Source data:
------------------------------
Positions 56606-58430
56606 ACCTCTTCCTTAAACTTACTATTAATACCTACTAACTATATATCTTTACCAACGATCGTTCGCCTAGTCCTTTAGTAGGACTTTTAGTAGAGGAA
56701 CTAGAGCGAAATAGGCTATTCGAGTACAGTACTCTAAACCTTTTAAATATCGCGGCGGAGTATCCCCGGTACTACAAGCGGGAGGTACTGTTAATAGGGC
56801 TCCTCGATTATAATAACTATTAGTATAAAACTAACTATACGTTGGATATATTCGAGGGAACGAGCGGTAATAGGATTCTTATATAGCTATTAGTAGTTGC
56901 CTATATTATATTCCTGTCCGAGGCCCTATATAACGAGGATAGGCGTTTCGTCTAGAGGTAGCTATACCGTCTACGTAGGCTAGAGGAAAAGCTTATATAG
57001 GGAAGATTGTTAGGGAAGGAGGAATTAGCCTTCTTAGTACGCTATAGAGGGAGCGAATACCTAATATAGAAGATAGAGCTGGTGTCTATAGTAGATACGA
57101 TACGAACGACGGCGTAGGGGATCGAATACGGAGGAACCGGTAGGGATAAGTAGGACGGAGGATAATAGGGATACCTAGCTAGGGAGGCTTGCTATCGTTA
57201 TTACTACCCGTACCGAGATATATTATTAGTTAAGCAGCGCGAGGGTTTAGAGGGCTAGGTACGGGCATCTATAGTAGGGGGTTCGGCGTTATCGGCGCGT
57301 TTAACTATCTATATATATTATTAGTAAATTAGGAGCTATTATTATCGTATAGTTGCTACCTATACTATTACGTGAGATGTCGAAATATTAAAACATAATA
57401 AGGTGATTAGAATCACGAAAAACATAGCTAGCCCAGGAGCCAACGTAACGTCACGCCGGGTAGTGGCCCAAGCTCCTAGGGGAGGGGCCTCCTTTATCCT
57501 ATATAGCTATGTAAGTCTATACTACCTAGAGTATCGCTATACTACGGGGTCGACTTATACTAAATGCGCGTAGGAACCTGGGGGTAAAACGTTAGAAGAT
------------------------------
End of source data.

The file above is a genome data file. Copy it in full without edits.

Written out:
Positions 56606-58430
56606 ACCTCTTCCTTAAACTTACTATTAATACCTACTAACTATATATCTTTACCAACGATCGTTCGCCTAGTCCTTTAGTAGGACTTTTAGTAGAGGAA
56701 CTAGAGCGAAATAGGCTATTCGAGTACAGTACTCTAAACCTTTTAAATATCGCGGCGGAGTATCCCCGGTACTACAAGCGGGAGGTACTGTTAATAGGGC
56801 TCCTCGATTATAATAACTATTAGTATAAAACTAACTATACGTTGGATATATTCGAGGGAACGAGCGGTAATAGGATTCTTATATAGCTATTAGTAGTTGC
56901 CTATATTATATTCCTGTCCGAGGCCCTATATAACGAGGATAGGCGTTTCGTCTAGAGGTAGCTATACCGTCTACGTAGGCTAGAGGAAAAGCTTATATAG
57001 GGAAGATTGTTAGGGAAGGAGGAATTAGCCTTCTTAGTACGCTATAGAGGGAGCGAATACCTAATATAGAAGATAGAGCTGGTGTCTATAGTAGATACGA
57101 TACGAACGACGGCGTAGGGGATCGAATACGGAGGAACCGGTAGGGATAAGTAGGACGGAGGATAATAGGGATACCTAGCTAGGGAGGCTTGCTATCGTTA
57201 TTACTACCCGTACCGAGATATATTATTAGTTAAGCAGCGCGAGGGTTTAGAGGGCTAGGTACGGGCATCTATAGTAGGGGGTTCGGCGTTATCGGCGCGT
57301 TTAACTATCTATATATATTATTAGTAAATTAGGAGCTATTATTATCGTATAGTTGCTACCTATACTATTACGTGAGATGTCGAAATATTAAAACATAATA
57401 AGGTGATTAGAATCACGAAAAACATAGCTAGCCCAGGAGCCAACGTAACGTCACGCCGGGTAGTGGCCCAAGCTCCTAGGGGAGGGGCCTCCTTTATCCT
57501 ATATAGCTATGTAAGTCTATACTACCTAGAGTATCGCTATACTACGGGGTCGACTTATACTAAATGCGCGTAGGAACCTGGGGGTAAAACGTTAGAAGAT